the last Century hasn’t ended yet
bring us the head of the King
the last Century hasn’t ended yet
–Unwound

Warmest Greetings from the War Room. The Wisdom is hard to come by these days. I’m sure we’re all at loss. I’ve been tits deep in the work and I’m thankful. It always gets my juices flowing and it kept me off Facebook for a couple weeks. Y’all have been busy! I’m proud of you. Really, I am. There’s a photo going around now, on social media, with a list of phone numbers to call and officially register a complaint, from the White House Situation Room to your local legislators to a pigfucker Sheriff from North Dakota who, when the credits roll will be on the wrong side of history. Aho. That wasn’t nice. I don’t know how that pigfucker can sit around a table with his family today, after blowing Sophia Wilansky’s arm off during a peaceful protest this week-which isn’t nice either. Wilansky’s conviction is what we’ll need now. If I’ve learned anything from my experience with neo Nazis, violence will be part of the conversation.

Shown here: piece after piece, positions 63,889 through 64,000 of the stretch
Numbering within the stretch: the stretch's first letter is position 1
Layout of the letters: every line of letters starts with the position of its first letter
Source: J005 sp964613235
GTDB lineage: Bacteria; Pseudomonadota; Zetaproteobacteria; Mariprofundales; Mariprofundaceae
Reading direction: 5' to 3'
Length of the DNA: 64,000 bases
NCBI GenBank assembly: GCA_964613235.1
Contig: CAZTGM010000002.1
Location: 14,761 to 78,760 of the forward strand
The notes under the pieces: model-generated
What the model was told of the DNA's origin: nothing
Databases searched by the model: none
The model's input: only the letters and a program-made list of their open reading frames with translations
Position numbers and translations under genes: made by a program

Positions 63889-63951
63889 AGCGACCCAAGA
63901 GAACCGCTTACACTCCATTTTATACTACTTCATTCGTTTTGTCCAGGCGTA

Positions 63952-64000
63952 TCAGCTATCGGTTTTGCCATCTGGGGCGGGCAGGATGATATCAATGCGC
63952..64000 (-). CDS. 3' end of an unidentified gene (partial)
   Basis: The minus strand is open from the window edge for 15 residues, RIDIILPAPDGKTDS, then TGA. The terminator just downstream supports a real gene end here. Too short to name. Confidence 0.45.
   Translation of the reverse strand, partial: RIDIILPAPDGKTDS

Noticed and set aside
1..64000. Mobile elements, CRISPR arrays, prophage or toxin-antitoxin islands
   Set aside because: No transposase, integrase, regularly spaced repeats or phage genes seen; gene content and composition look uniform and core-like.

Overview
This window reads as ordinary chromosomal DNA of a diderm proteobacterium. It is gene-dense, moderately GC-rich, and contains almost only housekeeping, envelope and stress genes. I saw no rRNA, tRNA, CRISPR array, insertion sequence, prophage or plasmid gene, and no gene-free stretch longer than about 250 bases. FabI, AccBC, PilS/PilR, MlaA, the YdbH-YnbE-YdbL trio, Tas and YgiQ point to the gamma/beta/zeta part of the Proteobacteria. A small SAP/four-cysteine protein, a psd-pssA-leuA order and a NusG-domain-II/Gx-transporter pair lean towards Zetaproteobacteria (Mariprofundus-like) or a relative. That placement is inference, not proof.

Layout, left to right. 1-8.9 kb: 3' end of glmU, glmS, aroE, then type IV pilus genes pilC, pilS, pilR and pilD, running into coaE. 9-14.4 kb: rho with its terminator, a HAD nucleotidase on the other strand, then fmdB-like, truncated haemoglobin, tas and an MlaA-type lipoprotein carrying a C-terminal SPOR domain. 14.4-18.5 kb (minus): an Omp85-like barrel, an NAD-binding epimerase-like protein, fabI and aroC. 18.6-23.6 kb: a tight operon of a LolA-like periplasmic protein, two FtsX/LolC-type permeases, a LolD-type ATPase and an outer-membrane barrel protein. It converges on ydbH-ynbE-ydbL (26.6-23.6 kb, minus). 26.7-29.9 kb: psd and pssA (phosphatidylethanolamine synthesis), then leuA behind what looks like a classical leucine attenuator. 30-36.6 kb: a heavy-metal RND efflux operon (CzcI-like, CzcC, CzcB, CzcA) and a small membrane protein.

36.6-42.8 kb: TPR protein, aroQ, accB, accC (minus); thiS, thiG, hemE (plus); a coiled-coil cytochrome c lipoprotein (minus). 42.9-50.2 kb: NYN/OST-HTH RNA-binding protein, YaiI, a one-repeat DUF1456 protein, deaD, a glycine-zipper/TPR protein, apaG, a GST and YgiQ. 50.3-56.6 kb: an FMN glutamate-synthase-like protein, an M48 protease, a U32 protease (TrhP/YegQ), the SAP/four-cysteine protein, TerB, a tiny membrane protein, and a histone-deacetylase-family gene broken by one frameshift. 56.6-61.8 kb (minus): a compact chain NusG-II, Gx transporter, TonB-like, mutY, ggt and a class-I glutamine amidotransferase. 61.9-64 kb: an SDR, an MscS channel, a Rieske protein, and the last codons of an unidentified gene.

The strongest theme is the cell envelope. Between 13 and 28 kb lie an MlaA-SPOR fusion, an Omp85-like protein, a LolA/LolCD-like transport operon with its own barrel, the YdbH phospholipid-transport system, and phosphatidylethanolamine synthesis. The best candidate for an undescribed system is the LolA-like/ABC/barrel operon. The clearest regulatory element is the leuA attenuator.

These are interesting times. Brother Don is emboldened and, as usual, carrying a torch of inspiration that’s astounding. Sister Maureen Ferguson writes that she’s “uncomfortable”, which sounds to me like she’s resolved.  You better watch out Brother. The lady does work. I get to watch these tremendously bright and strong people rise and shine. All I’ve done is footnoted a blog post, meant to get back to later-basically I felt like I should back up my dark intuitions. That’s the change in me. On my way to Starbucks this morning (and I really should just stop right there), I had my guard up, like I do, but was hipped to the reality of a rogue shooter, a Vet or failure of a failed mental health system that doesn’t care for the mentally ill at all. What I am trying to say is it’s always been dark for me. I won’t say I told you so because then I would be a dick but also, I’ve got some issues-I’ve been fighting depression for over twenty years. I’m a poet for Christ, sitting in a mansion writing you about my insights on the way to Starbucks. The world has risen (or sunk) to my expectations but I won’t say I told you so. There have been some real dark turns in the New Century.  It shouldn’t surprise me but it does. The change in me is that it’s not enough for me to write a post that says “We’re fucked.” three times and call it a day. I need to back my dire statements and grim predictions with fact.